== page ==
Mocha for the Aches? Coffee as a Pain-Reliever

Caffeine isn’t intuitively a pain-reliever.  Some people see it as something that will get you high-strung.  It drives you through stressful situations, but other than that could cause problems.  Not so, say the good scientists, at least the ones at National Institute of Occupational Health and Oslo University Hospital in Norway.  In a brief study recently published by BMC Research Notes, two groups were compared in terms of their development of pain throughout a given day.  One group was allowed and had coffee about 78 minutes earlier, the other didn’t:

Forty eight subjects all working fulltime, 22 with chronic shoulder and neck pain and 26 healthy pain-free subjects, were recruited to perform a computer-based office-work task for 90 min. Nineteen (40%) of the subjects had consumed coffee (1/2 -1 cup) on average 1 h 18 min before start. Pain intensity in the shoulders and neck and forearms and wrists was rated on a visual analogue scale every 15 min throughout the work task.

During the work task the coffee consumers exhibited significantly lower pain increase than those who abstained from coffee.

The interesting part of this study is that it wasn’t intended to measure coffee or caffeine’s effect on pain.  It was more focused on pain development with workers in offices, particularly in front of a computer (carpal tunnel syndrome, back pain, etc.).  Coffee was allowed because it was routine for many of those that were part of the survey.  But because coffee wasn’t the focus of the study, it was merely noted and not measured:

Since a controlled randomized design of the coffee consumption was not used a lot of uncertainties about the association between coffee intake and differences in pain-perception during the office work task exist. The exact dose of coffee is unknown; the quantity of coffee consumed was self-reported even though one cup was the maximal allowed limit; the size of a cup may vary and also the caffeine dose, and blood samples were not taken to measure the caffeine in the system.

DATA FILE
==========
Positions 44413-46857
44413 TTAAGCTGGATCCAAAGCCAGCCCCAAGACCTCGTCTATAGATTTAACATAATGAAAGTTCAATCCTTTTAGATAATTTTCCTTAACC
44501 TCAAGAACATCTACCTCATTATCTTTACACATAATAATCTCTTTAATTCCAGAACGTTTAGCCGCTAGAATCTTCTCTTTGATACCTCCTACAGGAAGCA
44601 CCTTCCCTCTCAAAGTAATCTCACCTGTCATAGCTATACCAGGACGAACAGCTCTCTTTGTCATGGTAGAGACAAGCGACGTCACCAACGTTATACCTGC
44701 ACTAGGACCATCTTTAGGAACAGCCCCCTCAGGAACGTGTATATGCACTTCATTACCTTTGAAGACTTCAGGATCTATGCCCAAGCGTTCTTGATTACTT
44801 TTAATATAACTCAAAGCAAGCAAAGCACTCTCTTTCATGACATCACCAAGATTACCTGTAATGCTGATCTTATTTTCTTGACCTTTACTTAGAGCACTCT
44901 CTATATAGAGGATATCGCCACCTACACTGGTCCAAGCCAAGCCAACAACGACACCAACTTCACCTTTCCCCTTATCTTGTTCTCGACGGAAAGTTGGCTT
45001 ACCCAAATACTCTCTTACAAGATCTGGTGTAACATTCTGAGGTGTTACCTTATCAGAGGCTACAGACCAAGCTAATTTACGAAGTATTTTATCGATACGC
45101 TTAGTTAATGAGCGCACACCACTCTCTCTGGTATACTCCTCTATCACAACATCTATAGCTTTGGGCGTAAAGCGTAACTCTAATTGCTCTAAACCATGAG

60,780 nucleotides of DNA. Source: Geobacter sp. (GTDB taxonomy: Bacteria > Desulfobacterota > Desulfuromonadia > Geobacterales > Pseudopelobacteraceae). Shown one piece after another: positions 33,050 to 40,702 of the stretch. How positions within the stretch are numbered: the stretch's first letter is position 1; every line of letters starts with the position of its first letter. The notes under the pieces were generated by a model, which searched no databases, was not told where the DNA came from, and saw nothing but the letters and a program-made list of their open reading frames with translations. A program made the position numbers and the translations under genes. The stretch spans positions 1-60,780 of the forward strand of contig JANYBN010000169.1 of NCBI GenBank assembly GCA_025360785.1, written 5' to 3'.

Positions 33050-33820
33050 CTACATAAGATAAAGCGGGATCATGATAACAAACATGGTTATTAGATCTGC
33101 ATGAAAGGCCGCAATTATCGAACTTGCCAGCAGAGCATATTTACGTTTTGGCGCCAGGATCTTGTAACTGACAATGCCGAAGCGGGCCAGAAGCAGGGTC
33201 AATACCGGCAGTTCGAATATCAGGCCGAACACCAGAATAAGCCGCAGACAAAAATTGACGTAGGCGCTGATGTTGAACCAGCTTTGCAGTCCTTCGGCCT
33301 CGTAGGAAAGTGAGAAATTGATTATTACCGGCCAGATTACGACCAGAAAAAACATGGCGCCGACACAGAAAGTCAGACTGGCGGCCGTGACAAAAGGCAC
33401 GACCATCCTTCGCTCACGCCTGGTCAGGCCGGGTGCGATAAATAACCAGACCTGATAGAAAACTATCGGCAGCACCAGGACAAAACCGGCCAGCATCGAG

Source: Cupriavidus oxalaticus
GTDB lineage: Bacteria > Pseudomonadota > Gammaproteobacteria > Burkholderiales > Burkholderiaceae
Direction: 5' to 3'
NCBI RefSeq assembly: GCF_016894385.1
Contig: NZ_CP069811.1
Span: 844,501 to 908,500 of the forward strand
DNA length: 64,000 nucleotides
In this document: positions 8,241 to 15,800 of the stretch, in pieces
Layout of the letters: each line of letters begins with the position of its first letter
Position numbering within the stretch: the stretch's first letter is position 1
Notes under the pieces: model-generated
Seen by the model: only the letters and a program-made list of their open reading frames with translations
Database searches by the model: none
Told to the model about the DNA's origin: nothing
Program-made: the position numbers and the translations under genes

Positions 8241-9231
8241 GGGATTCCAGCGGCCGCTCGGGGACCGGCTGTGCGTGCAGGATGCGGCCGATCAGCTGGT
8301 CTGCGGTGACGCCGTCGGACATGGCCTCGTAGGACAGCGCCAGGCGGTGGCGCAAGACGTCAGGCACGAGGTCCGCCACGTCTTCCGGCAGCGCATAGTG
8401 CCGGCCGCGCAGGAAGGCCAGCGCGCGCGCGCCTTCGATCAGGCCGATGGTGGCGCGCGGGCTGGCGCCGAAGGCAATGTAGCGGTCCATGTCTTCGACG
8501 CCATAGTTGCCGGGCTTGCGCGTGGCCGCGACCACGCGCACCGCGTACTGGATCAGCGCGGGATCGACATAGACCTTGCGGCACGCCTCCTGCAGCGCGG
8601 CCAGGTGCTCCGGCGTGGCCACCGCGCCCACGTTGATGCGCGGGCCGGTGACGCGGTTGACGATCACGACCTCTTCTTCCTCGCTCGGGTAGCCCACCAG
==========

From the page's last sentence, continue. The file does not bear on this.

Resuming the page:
There is a lot left to study if these researchers decide to pursue the results in further surveys and tests.  What they knew going in was clear: coffee has an understood effect on habitual drinkers.

The reason for allowing the coffee intake before starting the experiment was to avoid unpleasant effects of caffeine deprivation, e.g. decreased vigor and alertness, sleepiness, and fatigue, as have been reported when missing the regular morning coffee in habitual coffee drinkers. It is reasonable to believe that those who ingested coffee before start were habitual coffee drinkers. However, it is not known if those who not ingested coffee also were habitual coffee users or not.

But there might be other differences worth investigating.  Do habitual coffee drinkers have different personalities or habits in general from non-drinkers?  Do they experience less pain, anyway?  Previous studies have shown similar effects, though.  In one, mocha was shown to reduce pain in workouts.

Ultra-endurance athletes have been conscious of the positive effects of caffeine on their routines for quite a while.

One researcher even suggested it could be essential to starting a new, long-term exercise program.  It will interesting to see how future studies unfold.

 

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